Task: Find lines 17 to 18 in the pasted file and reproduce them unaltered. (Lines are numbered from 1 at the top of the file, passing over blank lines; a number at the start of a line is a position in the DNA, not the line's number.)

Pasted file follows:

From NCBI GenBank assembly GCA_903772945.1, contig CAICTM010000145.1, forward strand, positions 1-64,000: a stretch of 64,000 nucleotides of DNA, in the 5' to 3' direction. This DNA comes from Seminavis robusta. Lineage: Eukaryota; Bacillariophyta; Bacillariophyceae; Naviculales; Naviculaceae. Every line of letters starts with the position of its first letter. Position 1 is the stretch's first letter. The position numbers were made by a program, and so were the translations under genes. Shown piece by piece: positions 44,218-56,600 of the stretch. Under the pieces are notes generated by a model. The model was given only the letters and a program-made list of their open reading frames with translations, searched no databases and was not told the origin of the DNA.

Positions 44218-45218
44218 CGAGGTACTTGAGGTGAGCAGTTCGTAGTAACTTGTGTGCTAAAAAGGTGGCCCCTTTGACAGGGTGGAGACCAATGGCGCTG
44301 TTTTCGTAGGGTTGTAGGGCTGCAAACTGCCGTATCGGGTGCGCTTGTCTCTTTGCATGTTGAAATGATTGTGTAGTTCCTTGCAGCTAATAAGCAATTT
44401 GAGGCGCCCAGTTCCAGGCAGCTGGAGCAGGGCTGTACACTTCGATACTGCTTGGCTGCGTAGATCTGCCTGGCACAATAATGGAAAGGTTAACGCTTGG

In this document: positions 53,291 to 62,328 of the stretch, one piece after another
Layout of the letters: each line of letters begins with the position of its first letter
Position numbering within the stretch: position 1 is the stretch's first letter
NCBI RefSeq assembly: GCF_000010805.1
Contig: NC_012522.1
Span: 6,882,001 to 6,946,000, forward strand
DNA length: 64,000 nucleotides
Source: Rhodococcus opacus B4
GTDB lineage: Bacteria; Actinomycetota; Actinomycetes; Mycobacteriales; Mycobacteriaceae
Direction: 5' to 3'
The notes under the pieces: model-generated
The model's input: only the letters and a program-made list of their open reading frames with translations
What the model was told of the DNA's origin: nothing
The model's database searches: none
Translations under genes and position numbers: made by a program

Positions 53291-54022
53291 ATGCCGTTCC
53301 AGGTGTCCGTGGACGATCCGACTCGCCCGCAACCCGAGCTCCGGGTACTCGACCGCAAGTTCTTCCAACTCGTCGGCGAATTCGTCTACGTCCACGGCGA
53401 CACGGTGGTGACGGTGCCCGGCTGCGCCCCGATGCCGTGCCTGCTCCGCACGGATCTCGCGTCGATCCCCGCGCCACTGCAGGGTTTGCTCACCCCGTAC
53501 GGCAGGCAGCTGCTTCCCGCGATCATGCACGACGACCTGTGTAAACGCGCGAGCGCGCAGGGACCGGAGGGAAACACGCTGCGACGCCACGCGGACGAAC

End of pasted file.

The model's input: only the letters and a program-made list of their open reading frames with translations
What the model was told of the DNA's origin: nothing